Lynn Bergmann, 9th Medical Group (MDG) patient safety program coordinator, right, and Denise Ross, 9th MDG Patient Advocate, left, pose for a photo in front of the clinic’s marquee on Beale Air Force Base, California, March 11, 2020. National Patient Safety Week occurred from 8-14 March 2020.
Lynn Bergmann, 9th Medical Group (MDG) Patient Safety Program Coordinator, center, and Denise Ross, 9th MDG Patient Advocate, right, speak to an Airman about patient safety on Beale Air Force Base, California, March 11, 2020. Educating Beale personnel was one of several things Bergmann and Ross did to promote Patient Safety week.
A beaker of Liquid Oxygen (LOX) is stationed in a testing area at Beale Air Force Base, California, March 4, 2020. Airmen observe the beaker and the film of white paper inside to see and smell if the LOX has any discoloration, discrepancies or smell. (U.S. Air Force Photo by Senior Airman Colville McFee)

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Chief's Corner

I am an American Airman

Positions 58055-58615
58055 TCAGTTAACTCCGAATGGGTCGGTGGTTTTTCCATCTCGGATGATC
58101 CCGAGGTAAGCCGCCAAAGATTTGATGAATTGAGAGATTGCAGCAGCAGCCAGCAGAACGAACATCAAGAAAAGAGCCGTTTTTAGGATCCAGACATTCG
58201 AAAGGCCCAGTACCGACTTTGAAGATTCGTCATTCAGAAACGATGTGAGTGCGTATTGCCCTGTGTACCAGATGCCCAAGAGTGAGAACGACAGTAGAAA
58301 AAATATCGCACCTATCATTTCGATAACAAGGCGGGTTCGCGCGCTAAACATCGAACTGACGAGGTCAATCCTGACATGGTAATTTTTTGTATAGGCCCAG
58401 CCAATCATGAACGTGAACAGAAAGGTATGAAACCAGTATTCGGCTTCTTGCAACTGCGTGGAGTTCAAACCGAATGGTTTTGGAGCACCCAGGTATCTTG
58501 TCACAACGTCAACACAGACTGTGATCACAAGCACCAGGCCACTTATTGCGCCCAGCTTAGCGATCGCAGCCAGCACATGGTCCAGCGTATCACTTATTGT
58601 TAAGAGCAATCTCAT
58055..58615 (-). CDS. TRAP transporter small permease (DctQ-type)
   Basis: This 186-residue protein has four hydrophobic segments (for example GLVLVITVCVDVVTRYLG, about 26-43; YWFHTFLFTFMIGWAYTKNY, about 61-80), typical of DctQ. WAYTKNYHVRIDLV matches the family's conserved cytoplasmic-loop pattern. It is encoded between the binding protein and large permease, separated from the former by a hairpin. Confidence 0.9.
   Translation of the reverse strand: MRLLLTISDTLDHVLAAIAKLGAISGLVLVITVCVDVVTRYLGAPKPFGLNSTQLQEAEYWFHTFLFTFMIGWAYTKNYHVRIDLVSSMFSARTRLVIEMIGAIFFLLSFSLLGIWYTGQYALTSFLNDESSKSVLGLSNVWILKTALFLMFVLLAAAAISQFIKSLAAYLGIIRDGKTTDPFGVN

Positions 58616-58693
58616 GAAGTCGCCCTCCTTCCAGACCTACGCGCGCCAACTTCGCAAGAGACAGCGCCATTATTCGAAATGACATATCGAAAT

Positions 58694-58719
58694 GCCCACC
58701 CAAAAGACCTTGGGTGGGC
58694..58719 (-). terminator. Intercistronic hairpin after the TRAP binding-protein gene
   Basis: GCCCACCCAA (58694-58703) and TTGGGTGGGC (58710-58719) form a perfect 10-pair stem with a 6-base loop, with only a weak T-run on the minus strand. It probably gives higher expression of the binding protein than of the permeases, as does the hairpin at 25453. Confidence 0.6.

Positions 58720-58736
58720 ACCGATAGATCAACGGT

Too often I hear the statement, “The Air Force has no tradition…certainly not like the other services.” Or there’s the comment, “The Air Force changes everything all the time.  New uniforms, AFI’s, etc….how can we expect to maintain any heritage or tradition?”
I submit there is one decisive, deliberate, and motivating action each of us can take.  No matter the position you hold, the grade you wear, or if you are active duty, guard, reserve, retired, every single one of us can implement this small, yet powerful change today.  The change refers to a facet of our current culture.
Malcolm Gladwell speaks about culture change in his book, ‘Tipping Point’.  In his book, the author posits that even the smallest adjustments to habits, routines, or attitudes can have a significant impact on the culture or perception of an organization, population, or product.
Therefore, I challenge everyone to stop referring to members of our Air Force as ‘TROOPS’. 
According to Merriam-Webster, the primary definition of the word troop is:
a. A group of soldiers
b. A cavalry unit corresponding to an infantry company
c. A flock of mammals or birds